This is the first Family album and a masterpiece of the post Sgt-Pepper era. The album was released at the height of the British hippie scene. This first album demonstrated Family's dramatic sound. It's a neat trick to intermingle progressive rock with psychedelia and write songs that are appealing and original. Every track is laudable. What gets Family of the launching pad is talent: a lead singer who sounds like no one else, a guitar player adept at an amazing collection of styles and two multi-instrumentalists who brought in instruments not usually heard in a rock band. At the time this was real cutting edge music. However if this record was released today it would surely draw a lot of interest from all of us music heads.
Anyway”is a stupendous album. It's divided into a live side and a side featuring some amazing studio work. It's hard to describe Family's music since it's so astonishingly eclectic, but these guys pull it off. Side one starts with the seven minute "Good News-bad news" a monster rhythm section driving Roger Chapman's lions roar voice. Right in the middle of the tune there is a vibe solo worthy of two very special jazz musicians: Bobby Hutcherson and Milt Jackson. "Willow tree"is a solid and very pretty jazz piece. There's no jazz rock here, Famiy delivers the real product.
"Holding the compass" and "Strange Band" round out the the side and the group brings a violin into the mix. Side two lowers the decibels and other than "In in my own time" the songs slide into a peaceful suite. As with all of Family's music every album is unique. I hadn't heard "Anyway" in quite a long time when I reviewed it, but it wound up on my turntable for over a week. Though attractive, the cover lists nothing about the band nor the song titles. I'm not sure this is the best way to market an extraordinary album. Unless you are familiar with the band you really don't have any idea what it is. You can find the band performing "In my own time" on you tube. Our advice, Get This Record. We at Vinyl History give it our highest recommendation. Family "Anyway" has been discontinued by the manufacturer of the CD, but it's well worth hunting down.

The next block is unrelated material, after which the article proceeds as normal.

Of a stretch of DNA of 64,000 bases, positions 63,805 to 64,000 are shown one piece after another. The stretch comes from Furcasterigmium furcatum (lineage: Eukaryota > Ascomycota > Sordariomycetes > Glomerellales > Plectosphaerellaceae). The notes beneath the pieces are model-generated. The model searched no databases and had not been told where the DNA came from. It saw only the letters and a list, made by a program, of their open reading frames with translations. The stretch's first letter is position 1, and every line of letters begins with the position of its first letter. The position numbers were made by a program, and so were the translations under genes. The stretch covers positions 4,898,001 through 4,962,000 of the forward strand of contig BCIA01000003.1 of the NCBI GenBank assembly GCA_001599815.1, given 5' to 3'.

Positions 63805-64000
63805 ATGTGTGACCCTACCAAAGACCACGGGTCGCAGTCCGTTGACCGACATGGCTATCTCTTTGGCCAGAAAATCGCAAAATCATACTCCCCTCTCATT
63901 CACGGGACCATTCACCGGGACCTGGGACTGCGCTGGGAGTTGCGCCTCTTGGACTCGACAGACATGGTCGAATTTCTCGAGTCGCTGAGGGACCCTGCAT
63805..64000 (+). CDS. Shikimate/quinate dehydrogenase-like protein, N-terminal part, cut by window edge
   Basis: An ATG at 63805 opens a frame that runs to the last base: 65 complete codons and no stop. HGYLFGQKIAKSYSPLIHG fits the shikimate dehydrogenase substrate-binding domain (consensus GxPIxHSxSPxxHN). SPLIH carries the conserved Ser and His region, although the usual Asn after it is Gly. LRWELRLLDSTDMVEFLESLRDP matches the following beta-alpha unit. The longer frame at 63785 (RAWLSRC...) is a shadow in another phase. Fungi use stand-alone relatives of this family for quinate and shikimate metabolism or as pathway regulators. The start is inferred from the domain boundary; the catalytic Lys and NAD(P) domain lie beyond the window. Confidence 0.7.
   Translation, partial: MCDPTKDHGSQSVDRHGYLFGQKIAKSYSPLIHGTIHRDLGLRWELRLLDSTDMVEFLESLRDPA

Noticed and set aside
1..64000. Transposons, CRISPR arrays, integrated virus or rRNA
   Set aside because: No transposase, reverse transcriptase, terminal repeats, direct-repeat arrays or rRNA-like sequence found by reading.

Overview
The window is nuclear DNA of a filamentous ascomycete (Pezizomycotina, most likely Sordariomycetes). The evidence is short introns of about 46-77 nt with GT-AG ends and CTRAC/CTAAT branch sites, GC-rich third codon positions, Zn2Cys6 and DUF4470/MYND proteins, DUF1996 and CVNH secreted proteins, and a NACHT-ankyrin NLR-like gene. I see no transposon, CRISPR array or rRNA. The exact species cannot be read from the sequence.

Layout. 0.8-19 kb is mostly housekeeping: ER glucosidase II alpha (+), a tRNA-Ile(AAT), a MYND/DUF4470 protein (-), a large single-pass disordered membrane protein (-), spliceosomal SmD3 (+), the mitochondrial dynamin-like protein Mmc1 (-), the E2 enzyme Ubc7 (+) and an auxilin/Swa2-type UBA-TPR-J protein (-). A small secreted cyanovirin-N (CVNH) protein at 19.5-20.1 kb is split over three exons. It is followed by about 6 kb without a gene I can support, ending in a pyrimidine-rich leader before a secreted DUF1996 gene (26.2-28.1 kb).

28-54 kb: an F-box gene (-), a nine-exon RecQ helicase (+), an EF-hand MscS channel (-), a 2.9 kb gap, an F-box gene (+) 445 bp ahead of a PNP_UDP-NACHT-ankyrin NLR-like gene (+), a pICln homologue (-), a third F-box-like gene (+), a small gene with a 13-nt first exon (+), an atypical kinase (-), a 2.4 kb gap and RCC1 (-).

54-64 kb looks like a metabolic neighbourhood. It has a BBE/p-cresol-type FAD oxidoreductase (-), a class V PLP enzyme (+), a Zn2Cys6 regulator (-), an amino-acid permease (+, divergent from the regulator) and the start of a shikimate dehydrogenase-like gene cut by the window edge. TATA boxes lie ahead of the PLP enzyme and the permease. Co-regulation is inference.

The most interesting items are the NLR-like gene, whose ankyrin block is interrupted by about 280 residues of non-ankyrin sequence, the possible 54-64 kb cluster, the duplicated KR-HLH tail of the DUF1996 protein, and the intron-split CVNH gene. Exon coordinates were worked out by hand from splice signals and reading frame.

Totally seamless set of short songs which we think are the high water mark in their canon. This is signature Family, heavy and full of power and passion. From the opening chords of "Between Blue and me" To the fade of "Burning Bridges" the listener is drawn into their world.
Fearless is the most English of the Family output, but we are not referencing the Kinks. Picture yourself in a British pub on a cold night hoisting a pint by the fire. The songs: "Sat'dy Barfly", the gorgeous acapella "Larf and Sing" and "Spanish Tide" are unforgettable. Vocals are shared by Charlie Whitney, John Wetton, And Roger Chapman.
For the unfamiliar, we note that Roger Chapman's vocals can flatten the ears of small mammals. Poli Palmer Adds some enticing vibes and Rob Townsend Pushes it all along with tasty percussion.
There isn't a throwaway, and the original record has a booklet style gate fold cover. This is great vinyl to search out but if you must go the CD route Amazon's vendors carry it. However you do it, You've got to hear this music
More progressive rock with a rhythm section that cooks. You can't have an album of this caliber without great songwriting. Though the vocals are somewhat softer, Family is capable of crafting ingenious, colorful arrangements and this record has the wide sweep and grandeur heard on Fearless.
The original vinyl issue has a gate fold cover of a television set, which can be opened to to view the inside parts. Highly Recommended